CEM Seminar- Sylvia Cremer

Disease Defence in Insect Societies

Professor
Institute of Science and Technology, Austria
Disease defense in Insect Societies
 
Infectious disease can easily spread through the interaction networks of social hosts. Yet, the organizational immunity hypothesis proposes that social insect colonies are organized in a way to reduce disease transmission and thus the risk of epidemics in their colonies. It is expected, (i) that the inherent colony sub-structuring into different communities hinders pathogen spread towards the most valuable colony member, the queen, and (ii) that changes in the social interaction network upon colony infection should further impede disease transmission. We test this hypothesis in ants by observing whole-colony interactions before and after pathogen exposure, and analyze how the behavioral changes of colony members affect pathogen transmission through the colony. 
 
Sylvia Cremer is an Evolutionary Biologist interested in behavioral ecology and evolutionary immunology in ant societies. With her team, she studies individual and collective anti-pathogen defenses of ants, by a combination of behavioral observations, physiological and molecular measures of immunity, and chemical analyses. Colonies of social insects, like other societies, face the problem of a high risk of disease transmission among the group members. This is primarily due to close interactions and high within colony densities. Despite this risk, epidemics occur extremely rarely in the colonies of social insects (e.g. bees, ants, termites), as they have evolved collective anti-pathogen defenses that complement the individual immune systems of group members. This "social immunity" comprises a) hygiene behaviors, such as mutual allogrooming, b) joint physiological defenses, as the production and application of antimicrobial substances and c) the modulation of interaction types and frequencies upon exposure of group members to pathogens.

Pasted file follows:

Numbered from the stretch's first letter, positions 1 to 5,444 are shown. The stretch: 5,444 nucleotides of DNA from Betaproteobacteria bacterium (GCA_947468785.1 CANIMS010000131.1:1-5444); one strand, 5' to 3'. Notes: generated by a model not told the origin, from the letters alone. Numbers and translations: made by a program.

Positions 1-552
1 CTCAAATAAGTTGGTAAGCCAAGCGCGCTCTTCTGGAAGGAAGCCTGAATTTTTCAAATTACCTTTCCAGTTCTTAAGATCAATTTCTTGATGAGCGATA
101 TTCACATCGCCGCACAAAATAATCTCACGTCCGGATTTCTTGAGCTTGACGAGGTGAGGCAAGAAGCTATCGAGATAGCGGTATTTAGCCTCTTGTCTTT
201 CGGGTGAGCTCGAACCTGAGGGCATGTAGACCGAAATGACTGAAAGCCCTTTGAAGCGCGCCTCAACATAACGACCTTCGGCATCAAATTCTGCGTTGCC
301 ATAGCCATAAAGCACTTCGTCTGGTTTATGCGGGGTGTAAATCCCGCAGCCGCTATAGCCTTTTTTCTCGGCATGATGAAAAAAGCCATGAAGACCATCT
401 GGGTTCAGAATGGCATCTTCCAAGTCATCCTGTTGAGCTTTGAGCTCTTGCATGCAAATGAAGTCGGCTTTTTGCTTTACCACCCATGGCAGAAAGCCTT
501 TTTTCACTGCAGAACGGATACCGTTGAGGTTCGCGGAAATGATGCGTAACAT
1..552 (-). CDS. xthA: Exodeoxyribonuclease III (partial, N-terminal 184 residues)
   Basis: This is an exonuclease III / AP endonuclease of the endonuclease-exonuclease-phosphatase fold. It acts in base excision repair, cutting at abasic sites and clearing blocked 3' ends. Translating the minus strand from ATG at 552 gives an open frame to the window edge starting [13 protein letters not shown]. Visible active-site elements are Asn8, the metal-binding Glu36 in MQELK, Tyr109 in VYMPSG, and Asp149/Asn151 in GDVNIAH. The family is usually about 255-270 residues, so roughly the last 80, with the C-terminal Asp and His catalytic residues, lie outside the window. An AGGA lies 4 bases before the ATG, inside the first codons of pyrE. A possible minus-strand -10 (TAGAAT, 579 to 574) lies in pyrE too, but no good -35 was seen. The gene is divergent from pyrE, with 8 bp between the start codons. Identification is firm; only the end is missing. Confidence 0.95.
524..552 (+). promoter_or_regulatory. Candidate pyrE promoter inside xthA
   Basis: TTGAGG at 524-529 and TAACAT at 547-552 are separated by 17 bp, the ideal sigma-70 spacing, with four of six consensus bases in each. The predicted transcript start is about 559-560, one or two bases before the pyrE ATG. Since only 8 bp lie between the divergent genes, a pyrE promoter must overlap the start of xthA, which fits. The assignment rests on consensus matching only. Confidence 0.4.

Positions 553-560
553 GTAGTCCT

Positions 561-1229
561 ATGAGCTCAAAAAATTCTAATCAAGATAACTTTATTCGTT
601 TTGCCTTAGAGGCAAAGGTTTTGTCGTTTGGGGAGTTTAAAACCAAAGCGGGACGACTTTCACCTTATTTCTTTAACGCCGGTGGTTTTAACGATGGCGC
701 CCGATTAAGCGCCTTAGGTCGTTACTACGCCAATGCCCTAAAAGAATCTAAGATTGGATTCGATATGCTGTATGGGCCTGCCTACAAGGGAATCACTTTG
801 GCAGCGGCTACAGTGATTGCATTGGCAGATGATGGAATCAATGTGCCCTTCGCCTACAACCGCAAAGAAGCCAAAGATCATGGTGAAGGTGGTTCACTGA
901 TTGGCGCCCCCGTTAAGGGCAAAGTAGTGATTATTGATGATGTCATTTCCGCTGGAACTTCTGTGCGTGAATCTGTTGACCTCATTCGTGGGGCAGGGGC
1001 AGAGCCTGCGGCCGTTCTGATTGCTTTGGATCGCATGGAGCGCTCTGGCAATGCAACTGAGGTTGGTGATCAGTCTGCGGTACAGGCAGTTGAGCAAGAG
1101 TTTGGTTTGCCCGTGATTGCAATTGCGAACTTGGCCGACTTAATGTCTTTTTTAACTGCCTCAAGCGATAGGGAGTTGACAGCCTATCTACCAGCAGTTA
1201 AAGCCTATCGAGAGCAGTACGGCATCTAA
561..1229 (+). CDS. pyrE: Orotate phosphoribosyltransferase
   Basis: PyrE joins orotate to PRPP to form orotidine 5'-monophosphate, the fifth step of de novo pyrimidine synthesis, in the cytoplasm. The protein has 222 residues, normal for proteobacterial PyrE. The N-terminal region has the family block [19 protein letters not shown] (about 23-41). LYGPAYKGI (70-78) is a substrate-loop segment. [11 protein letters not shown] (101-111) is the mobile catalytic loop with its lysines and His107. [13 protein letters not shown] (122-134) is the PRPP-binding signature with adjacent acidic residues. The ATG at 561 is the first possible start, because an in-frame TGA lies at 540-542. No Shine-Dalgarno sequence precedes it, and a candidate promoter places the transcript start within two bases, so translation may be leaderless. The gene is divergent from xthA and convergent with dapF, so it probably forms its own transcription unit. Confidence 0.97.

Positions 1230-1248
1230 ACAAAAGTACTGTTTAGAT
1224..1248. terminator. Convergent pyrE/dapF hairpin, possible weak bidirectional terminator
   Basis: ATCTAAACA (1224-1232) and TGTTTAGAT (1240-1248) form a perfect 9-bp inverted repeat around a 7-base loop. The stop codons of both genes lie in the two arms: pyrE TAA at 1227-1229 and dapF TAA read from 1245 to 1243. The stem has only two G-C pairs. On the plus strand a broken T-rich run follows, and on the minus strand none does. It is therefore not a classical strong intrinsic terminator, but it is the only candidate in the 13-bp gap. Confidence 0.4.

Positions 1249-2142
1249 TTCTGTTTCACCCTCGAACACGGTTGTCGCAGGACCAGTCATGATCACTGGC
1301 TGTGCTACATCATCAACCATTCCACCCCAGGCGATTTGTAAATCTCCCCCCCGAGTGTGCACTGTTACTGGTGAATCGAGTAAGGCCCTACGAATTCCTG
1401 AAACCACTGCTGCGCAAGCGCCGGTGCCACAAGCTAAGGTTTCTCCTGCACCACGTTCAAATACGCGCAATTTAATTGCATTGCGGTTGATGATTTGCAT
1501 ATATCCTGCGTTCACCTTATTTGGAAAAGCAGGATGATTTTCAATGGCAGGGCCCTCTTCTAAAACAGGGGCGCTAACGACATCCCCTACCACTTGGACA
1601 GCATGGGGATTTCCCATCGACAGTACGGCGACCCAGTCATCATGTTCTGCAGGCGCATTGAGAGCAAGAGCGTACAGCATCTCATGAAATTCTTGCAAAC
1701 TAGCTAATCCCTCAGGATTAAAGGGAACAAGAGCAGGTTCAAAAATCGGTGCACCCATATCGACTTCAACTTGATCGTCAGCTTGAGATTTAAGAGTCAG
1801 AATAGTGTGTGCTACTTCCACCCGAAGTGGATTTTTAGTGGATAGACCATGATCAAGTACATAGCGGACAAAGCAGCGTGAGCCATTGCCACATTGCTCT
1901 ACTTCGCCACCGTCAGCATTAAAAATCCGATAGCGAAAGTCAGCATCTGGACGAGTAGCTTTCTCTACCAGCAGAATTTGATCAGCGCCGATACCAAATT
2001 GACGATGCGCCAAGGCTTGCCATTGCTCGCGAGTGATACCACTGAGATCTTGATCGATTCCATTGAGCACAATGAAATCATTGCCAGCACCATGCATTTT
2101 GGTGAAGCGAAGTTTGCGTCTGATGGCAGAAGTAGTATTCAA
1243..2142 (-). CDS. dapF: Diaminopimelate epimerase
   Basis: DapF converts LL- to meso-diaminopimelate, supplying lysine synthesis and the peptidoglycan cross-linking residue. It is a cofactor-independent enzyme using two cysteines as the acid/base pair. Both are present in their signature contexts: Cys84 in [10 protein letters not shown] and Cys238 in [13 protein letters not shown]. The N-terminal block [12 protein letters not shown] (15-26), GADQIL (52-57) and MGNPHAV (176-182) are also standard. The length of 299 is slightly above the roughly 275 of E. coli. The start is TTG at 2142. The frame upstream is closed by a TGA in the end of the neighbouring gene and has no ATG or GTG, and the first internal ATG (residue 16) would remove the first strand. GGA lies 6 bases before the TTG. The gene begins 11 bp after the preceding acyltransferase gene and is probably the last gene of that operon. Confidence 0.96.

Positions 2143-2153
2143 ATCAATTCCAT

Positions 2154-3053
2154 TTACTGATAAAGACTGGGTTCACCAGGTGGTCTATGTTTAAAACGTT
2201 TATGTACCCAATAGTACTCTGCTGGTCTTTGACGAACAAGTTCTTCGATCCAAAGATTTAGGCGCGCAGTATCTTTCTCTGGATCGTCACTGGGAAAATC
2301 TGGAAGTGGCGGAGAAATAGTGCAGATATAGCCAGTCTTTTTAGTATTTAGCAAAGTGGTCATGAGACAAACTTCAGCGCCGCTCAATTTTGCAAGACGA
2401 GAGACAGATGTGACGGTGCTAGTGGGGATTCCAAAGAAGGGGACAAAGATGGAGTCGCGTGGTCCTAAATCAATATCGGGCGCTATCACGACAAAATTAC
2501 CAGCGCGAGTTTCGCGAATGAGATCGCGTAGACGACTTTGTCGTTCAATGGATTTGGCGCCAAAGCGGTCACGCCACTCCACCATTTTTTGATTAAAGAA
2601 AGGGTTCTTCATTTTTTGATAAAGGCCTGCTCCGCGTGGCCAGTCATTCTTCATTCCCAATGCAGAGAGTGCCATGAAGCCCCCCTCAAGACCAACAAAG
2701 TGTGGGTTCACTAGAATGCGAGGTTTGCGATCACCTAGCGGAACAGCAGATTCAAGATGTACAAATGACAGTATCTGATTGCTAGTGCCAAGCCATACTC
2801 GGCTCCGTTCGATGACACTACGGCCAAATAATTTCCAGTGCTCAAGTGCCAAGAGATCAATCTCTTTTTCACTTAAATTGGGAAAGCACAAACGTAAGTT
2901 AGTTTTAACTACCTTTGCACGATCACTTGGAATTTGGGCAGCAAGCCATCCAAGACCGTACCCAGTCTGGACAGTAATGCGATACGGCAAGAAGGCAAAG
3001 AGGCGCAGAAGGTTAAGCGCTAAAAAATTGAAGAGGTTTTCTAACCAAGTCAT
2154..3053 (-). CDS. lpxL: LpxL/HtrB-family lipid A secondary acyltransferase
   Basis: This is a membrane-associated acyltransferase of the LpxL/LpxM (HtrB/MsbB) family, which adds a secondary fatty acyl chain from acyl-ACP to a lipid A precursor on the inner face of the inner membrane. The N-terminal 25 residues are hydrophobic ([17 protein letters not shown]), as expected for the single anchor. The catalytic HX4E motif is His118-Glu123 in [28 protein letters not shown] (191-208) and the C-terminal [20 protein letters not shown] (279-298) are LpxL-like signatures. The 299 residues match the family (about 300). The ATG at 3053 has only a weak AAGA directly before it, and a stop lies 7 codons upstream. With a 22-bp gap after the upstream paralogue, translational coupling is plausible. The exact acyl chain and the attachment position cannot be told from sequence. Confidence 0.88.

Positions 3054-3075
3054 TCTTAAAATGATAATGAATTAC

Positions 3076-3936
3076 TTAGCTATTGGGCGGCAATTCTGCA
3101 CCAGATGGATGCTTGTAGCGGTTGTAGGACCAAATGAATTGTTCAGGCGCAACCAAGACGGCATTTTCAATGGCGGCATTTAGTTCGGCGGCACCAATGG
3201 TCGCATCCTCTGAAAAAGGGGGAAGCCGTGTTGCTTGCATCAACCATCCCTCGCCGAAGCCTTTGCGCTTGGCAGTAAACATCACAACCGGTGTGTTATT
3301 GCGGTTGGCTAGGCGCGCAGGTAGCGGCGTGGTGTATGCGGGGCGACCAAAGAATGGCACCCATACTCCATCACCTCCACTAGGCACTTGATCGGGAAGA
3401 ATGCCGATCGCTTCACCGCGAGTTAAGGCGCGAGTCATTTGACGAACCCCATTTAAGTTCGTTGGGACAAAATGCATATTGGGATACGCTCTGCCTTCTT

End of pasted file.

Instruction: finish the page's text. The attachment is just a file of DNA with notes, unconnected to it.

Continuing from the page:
The Cremer group studies all aspects of social immune defenses in ants to learn more about disease management and epidemiology in societies.